Being a parent is stressful enough, and now a new study warns us that parents who work in certain fields may feel even higher levels of stress.

It's one thing when your job demands that you be gentle and caring; but what about those people whose work requires that they enforce rules or argue with others? The disconnect between work lives and home lives can be a very big gap to bridge.

The good news is that being aware of this divide may help parents deal with the stress more effectively, and employers support their employees in more helpful ways.

If you spend your day teaching school, the shift to being a parent is not nearly as great as it would be if you spent your days litigating cases in court.

Are certain occupations more stressful because of their associations in our culture? For example, some jobs are more impersonal, while others are more personal; some might be seen as stronger and some as weaker.

“We know that one source of stress for parents is the time and energy bind,” study author Mark Walker said in a news release. “But what I wanted to examine was the extent to which discrepancy between the cultural meanings of a person's occupational and parental identities could impact the psychological well-being of working parents. What we found is, in fact, it does.”

In other words, if you spend your day teaching school, the shift to being a parent is not nearly as great as it would be if you spent your days litigating cases in court. People who held certain types of jobs — those researchers said were viewed as being more impersonal, weaker or aggressive — were more stressed than people who had jobs that are associated with strength, caring, and goodness.

What’s important here is that this latter set of attributes is also the one with which parenting is associated.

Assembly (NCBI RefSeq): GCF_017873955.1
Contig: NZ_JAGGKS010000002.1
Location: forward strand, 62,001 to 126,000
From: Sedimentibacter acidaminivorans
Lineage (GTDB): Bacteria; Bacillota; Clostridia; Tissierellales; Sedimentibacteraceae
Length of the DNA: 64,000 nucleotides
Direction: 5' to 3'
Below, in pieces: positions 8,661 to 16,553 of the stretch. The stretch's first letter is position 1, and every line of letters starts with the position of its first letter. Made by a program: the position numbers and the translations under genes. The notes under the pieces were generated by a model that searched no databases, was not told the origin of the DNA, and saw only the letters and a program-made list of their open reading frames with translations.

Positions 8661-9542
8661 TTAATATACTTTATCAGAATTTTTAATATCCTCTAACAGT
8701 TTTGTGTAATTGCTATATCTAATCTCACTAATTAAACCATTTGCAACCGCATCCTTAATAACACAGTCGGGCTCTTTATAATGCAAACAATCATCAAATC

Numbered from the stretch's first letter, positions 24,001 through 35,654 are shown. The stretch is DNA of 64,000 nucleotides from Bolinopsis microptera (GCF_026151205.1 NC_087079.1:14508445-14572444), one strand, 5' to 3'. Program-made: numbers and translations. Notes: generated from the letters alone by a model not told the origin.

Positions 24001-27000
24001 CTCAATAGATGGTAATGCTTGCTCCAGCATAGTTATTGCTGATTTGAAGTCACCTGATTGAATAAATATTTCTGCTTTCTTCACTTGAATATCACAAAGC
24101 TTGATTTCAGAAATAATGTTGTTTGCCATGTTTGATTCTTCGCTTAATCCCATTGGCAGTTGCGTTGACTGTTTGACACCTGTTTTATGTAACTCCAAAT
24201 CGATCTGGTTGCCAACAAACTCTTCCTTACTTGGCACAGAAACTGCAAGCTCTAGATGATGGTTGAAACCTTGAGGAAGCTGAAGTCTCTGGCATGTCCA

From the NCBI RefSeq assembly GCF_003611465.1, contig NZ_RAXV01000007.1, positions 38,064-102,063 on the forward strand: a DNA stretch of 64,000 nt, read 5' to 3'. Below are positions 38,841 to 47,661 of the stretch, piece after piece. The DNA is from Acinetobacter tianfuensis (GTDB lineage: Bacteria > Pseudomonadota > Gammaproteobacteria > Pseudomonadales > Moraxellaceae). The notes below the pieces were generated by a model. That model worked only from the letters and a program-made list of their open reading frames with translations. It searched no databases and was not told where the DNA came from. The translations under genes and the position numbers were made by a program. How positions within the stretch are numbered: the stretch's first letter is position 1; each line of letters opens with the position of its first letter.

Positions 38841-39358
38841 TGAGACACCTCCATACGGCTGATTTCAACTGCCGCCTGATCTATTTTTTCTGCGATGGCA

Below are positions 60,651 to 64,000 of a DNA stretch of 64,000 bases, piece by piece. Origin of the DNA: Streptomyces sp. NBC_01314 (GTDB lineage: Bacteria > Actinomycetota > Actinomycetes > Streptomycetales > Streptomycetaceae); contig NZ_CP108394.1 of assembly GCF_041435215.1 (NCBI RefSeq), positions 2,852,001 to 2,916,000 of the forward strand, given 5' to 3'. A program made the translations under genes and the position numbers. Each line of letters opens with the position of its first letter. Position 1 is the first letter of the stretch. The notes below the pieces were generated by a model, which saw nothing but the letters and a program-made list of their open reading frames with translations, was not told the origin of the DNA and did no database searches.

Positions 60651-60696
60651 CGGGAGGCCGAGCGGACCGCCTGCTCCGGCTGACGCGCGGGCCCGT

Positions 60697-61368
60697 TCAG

People who have jobs that are culturally more “frowned upon” would feel that tension, the authors suggest, and it might affect them profoundly.

“If a person is constantly met with skepticism,” says Walker, “he or she can begin to feel stressed because that skepticism will take a toll over time.” Those parents are always swimming upstream trying to convince people they are, for example, a legitimate parent or a legitimate attorney.

So are attorneys and meter maids just doomed to a life of greater stress than teachers and doctors? Not necessarily.

Being aware that your profession is more stressful because of its cultural connotations is an important first step. Using known stress management techniques is definitely another. Your employer should theoretically also be aware of the connection, and do his or her part in helping with it.

“If employers are aware that parents working in a given occupation are more at risk of experiencing psychological strain,” says Walker, “they could potentially provide more targeted mental health resources for those in 'at risk' occupations.”

Parents in occupations that have little in common with parenthood don't have to switch jobs to get in the parenting groove. Do what we know works: Try exercise, meditation, yoga, talk therapy, or a beloved hobby. The bottom line is choose whatever method works for you — just make sure it’s a healthy one.

The study was carried out by a team at the University of Iowa and presented at the 109th Annual Meeting of the American Sociological Association in August 2014. It hasn’t yet been published in a peer-reviewed journal, so its findings should be considered preliminary.